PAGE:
As longer sentences and mass incarceration have not had the expected outcome, the US policy on this matter is now reconsidering and already in the process of changing existing for many years system. Laws concerning the length of sentencing that were enacted in the 70s were aimed at reducing crime; however, what we see 40 years after is that the crime rates have not changed much whereas the number of people being incarcerated grew several-fold. Dr. Clear comments it this way: “We’ve invested in prisons and we’ve got the same crime rate, so it sounds like the answer to that question [whether the experiment with longer sentences was a success] is pretty straightforward. It has failed.” (Childress, 2014) To my mind, Dr. Clear is right and there are several reasons that, I think, prove his idea. First, when police catch an offender, it is believed that the community would become better, but in the event, this personn is probably a member of a gang who after his imprisonment would be replaced by somebody else. Hence, even more people become involved in criminal activities.

Secondly, when a family stays without its breadwinner who gets in prison, there is a high likelihood that the children will eventually be there as well. Statistics say that 25% of criminals’ children also appeared to be incarcerated (Childress, 2014). Another reason that explains the experiment’s failure is that the US government mostly intended to imprison more offenders instead of thinking about why there are high rates of criminality in the particular communities. I strongly believe that primarily work should be done within those high-crime-rate areas because their way of life and cycling delinquency prevent people living there from getting a good job and leading a decent life within their neighborhood.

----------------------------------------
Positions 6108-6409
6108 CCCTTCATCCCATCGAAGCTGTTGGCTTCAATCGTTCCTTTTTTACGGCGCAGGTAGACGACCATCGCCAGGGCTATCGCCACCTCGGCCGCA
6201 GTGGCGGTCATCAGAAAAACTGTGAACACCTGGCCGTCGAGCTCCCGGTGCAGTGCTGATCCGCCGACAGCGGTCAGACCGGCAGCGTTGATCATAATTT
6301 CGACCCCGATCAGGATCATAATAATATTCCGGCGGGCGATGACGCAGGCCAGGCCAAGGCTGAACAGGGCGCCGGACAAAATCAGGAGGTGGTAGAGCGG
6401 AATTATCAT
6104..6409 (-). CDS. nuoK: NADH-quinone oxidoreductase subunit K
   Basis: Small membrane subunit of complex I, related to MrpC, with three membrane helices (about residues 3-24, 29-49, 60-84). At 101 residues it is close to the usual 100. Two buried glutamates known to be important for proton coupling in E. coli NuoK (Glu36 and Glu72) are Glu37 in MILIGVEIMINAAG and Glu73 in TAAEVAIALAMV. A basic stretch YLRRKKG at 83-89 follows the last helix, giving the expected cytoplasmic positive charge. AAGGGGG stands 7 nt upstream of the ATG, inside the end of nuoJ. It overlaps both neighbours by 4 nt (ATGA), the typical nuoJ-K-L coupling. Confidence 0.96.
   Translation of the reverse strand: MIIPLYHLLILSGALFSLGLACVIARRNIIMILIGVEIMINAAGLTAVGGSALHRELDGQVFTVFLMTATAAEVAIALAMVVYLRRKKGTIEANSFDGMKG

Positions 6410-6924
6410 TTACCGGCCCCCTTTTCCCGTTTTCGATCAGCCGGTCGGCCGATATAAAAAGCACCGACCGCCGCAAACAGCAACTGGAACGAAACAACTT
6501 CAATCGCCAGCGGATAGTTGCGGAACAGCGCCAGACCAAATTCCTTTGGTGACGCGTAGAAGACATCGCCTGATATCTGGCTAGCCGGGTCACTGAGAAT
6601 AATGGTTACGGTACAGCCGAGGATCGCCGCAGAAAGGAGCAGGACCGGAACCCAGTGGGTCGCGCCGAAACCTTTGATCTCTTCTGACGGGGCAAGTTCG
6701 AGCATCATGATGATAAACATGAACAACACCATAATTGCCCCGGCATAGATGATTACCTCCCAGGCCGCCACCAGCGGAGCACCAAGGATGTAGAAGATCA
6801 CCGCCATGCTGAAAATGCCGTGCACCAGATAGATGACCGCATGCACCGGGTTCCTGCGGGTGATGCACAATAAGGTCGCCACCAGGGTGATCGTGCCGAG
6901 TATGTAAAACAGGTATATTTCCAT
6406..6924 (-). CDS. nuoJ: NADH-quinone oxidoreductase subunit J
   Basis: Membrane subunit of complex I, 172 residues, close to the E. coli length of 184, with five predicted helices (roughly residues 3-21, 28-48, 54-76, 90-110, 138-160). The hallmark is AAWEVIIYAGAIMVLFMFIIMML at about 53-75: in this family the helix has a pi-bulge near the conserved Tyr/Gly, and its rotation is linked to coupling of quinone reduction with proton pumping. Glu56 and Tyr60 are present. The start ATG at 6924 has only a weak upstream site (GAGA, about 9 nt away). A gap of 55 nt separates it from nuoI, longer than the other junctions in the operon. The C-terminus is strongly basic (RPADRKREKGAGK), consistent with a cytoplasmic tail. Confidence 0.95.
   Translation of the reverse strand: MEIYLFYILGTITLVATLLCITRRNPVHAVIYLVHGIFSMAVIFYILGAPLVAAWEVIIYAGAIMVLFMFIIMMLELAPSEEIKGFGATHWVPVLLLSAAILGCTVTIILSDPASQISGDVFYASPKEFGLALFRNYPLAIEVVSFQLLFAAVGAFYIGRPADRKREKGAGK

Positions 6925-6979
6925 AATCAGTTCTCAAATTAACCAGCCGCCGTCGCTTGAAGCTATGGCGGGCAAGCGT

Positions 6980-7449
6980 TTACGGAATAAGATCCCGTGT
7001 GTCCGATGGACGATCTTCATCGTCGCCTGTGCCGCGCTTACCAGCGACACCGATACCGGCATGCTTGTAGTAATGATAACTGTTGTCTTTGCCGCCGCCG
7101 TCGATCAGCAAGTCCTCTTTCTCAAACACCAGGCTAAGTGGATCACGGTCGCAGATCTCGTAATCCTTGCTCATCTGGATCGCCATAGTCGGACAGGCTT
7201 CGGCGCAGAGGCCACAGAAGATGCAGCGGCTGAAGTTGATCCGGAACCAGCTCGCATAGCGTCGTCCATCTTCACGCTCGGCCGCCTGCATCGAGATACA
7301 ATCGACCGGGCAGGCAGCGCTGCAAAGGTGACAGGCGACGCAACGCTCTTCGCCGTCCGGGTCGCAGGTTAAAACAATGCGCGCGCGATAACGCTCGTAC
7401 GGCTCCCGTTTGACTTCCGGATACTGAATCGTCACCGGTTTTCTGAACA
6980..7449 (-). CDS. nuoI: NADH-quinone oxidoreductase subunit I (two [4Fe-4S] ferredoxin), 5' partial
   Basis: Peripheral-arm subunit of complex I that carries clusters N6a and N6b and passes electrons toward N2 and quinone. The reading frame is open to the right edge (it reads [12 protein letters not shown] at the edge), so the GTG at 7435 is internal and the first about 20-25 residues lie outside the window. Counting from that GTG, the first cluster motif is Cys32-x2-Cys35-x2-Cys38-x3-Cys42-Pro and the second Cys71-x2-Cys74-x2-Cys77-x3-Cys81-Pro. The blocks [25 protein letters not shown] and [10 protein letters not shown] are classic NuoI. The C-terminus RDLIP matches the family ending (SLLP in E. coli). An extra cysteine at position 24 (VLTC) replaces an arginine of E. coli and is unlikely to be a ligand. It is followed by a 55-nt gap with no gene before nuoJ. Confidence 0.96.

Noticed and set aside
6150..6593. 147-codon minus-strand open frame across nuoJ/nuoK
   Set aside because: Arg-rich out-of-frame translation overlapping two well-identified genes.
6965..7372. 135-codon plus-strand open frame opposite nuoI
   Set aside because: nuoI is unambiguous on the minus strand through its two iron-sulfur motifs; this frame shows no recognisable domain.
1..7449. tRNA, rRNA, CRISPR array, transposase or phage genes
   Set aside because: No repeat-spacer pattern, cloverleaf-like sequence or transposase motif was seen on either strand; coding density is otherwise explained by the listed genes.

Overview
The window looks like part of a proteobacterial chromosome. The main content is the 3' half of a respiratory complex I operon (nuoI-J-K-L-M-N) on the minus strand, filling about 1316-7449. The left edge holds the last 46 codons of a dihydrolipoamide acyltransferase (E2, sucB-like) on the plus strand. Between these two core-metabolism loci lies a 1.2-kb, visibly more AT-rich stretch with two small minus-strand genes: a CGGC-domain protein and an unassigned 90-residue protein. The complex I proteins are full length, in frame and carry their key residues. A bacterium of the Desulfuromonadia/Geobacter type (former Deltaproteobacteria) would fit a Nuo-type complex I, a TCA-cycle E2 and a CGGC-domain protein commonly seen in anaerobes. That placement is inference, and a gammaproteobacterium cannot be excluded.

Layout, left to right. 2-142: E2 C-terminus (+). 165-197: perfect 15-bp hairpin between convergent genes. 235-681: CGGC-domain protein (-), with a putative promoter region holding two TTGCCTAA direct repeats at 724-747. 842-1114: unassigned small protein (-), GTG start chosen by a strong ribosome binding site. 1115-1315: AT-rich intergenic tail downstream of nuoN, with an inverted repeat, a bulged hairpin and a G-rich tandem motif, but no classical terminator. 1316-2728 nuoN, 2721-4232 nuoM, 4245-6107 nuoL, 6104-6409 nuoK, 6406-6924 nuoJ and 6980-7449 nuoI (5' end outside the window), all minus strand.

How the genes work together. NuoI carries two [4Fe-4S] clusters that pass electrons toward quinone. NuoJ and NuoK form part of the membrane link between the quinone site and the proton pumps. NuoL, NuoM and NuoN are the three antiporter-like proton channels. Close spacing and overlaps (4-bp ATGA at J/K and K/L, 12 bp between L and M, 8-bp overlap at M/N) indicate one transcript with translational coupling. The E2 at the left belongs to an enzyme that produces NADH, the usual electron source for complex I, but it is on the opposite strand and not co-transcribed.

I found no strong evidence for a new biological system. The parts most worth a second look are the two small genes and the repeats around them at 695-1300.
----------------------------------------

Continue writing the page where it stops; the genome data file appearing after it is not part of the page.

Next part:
One of the steps that was made towards changing the situation is the decision of the Federal Government to reduce the sentence for drug offenders, and thus, their early release. One can argue whether it is rational; however, but it becomes evident that comparing to murderers or rapists these men deserve a second chance. It is said that the majority of such convicts once chose the path of crime because they believed it would help to put an end to poor existence and to support their families. Now, as these men were released, in my view, taken measures to guide them so that they could start a new life without getting back to drug dealing, is a right decision. Nevertheless, though the programs are aimed at simplifying the lives of ex-prisoners supporting them with temporary housing and other services, it remains unclear whether they would be capable to do this further taking into consideration that there are no money from government for hiring new parole officers. Consequently, as the more offenders are released, the more parole officers the government will have to furnish. Neglecting to do this, could cause numerous problems for both offenders and society.